We have a “no clinical details-no test” policy at my lab, so in general, we get accompanying clinical details with the vast majority of samples received for microbiology testing. After all, at the end of the day, clinicians just want their requests processed…
This is great, but it always irritates me slightly when we get a urine sample into the laboratory from a young adult female with symptoms of a straightforward cystitis with no supporting clinical information to suggest that a “complicated UTI” is being queried.
My first reaction when seeing this is “Why are you sending this urine sample to the lab? Do you think this is going to help your patient?”
In New Zealand, and I suspect most of the rest of the world, uncomplicated UTIs are treated empirically according to local antibiograms, usually with a short course of nitrofurantoin or trimethoprim. In most cases, this settles things down, and no further medical input is required.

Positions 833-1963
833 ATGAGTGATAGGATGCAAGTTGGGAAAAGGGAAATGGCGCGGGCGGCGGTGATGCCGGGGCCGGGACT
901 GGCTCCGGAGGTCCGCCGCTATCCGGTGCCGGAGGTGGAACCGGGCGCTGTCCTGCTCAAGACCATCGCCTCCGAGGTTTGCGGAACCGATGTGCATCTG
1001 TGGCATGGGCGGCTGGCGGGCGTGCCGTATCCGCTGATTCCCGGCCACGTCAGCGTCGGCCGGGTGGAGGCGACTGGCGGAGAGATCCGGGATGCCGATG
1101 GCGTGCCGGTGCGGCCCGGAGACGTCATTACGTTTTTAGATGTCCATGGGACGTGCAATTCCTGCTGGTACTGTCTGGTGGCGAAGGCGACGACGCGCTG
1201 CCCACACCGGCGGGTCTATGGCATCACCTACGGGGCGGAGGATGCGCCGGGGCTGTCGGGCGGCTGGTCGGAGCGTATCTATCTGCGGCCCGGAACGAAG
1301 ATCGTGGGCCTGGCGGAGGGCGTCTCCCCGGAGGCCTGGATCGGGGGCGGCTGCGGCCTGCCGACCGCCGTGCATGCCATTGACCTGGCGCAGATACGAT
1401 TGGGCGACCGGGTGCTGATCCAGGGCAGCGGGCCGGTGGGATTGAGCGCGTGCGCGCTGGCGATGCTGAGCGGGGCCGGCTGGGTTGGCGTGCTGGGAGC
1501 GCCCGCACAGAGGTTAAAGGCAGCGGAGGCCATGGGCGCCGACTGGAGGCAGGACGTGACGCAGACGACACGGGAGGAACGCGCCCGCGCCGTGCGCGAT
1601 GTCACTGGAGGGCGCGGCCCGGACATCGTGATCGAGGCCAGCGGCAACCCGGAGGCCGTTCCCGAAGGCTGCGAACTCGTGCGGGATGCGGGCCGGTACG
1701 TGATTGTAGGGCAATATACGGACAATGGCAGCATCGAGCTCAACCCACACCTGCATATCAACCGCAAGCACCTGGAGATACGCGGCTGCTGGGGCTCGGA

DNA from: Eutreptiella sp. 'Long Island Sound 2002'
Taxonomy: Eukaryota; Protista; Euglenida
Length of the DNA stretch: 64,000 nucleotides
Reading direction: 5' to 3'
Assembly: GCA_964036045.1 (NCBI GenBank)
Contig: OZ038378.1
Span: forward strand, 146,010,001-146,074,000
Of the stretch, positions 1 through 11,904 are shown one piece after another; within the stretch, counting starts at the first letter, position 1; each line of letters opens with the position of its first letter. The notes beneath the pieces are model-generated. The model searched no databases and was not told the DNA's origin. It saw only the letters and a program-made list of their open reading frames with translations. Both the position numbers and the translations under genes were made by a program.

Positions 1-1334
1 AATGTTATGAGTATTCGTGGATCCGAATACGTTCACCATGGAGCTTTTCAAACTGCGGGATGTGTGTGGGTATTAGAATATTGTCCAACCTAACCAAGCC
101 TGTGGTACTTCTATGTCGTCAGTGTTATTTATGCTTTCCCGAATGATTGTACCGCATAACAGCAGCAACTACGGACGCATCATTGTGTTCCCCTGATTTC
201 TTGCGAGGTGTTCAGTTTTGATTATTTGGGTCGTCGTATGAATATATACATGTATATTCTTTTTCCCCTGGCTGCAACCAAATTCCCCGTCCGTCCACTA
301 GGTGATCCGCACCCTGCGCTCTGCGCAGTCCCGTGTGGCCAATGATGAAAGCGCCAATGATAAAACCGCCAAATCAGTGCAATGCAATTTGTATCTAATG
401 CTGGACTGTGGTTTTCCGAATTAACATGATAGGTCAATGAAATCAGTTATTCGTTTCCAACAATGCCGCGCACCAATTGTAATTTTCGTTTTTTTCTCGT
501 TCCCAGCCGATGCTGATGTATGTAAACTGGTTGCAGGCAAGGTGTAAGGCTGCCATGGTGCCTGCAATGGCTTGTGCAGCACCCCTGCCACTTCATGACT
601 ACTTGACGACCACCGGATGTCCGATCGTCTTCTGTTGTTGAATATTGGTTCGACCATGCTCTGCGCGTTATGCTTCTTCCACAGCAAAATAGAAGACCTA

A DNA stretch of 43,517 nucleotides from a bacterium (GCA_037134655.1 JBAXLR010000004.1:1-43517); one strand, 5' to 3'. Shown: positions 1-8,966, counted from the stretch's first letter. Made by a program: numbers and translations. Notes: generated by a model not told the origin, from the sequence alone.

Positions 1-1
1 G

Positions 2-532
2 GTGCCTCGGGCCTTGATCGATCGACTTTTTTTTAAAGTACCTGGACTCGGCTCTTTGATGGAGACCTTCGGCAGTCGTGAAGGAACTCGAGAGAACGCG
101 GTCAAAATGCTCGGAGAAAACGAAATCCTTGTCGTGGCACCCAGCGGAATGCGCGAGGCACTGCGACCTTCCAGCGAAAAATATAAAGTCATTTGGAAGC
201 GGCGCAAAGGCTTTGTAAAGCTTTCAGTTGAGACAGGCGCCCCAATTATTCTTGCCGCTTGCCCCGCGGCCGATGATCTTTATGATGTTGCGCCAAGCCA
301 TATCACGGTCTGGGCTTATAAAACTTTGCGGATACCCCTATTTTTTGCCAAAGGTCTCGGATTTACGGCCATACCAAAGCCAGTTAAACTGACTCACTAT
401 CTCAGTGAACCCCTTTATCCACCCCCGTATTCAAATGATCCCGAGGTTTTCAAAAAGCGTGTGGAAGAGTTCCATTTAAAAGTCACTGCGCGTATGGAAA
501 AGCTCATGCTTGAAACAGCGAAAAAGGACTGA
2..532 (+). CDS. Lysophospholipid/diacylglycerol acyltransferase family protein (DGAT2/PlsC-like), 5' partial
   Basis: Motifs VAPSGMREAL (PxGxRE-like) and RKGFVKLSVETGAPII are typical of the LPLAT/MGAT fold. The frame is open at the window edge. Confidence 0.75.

We receive approximately 400 urine samples for microbiology processing into our lab each day. My rough estimate is that 5-10% of these urines have clinical details that suggest an uncomplicated UTI. It doesn’t sound much, but it certainly adds up over the course of a year, and the total cost of processing all these would likely cover a scientist’s salary.
...And if we received urine cultures into the lab on every uncomplicated UTI diagnosis, then we would be completely overwhelmed!
During the early stages of the COVID pandemic, when we were getting hammered by SARS-CoV-2 PCR requests, we urged clinicians to send us critical samples only. This certainly reduced the number of requests where the clinical details suggested uncomplicated UTI. But old habits die hard, and now we are more or less back to baseline.
I have often wondered whether we should only accept urines where the clinical details are suggestive of a complicated UTI, but we have not gone there yet. Some might wonder if such an approach is too “hardline”, but it remains an option and I think a very reasonable one at that.
People sometimes think diagnostic stewardship is all about optimising the use of very expensive laboratory tests, e.g multiplex PCR assays, but in actual fact, looking after less costly but higher volume tests such as urine culture is every bit as important…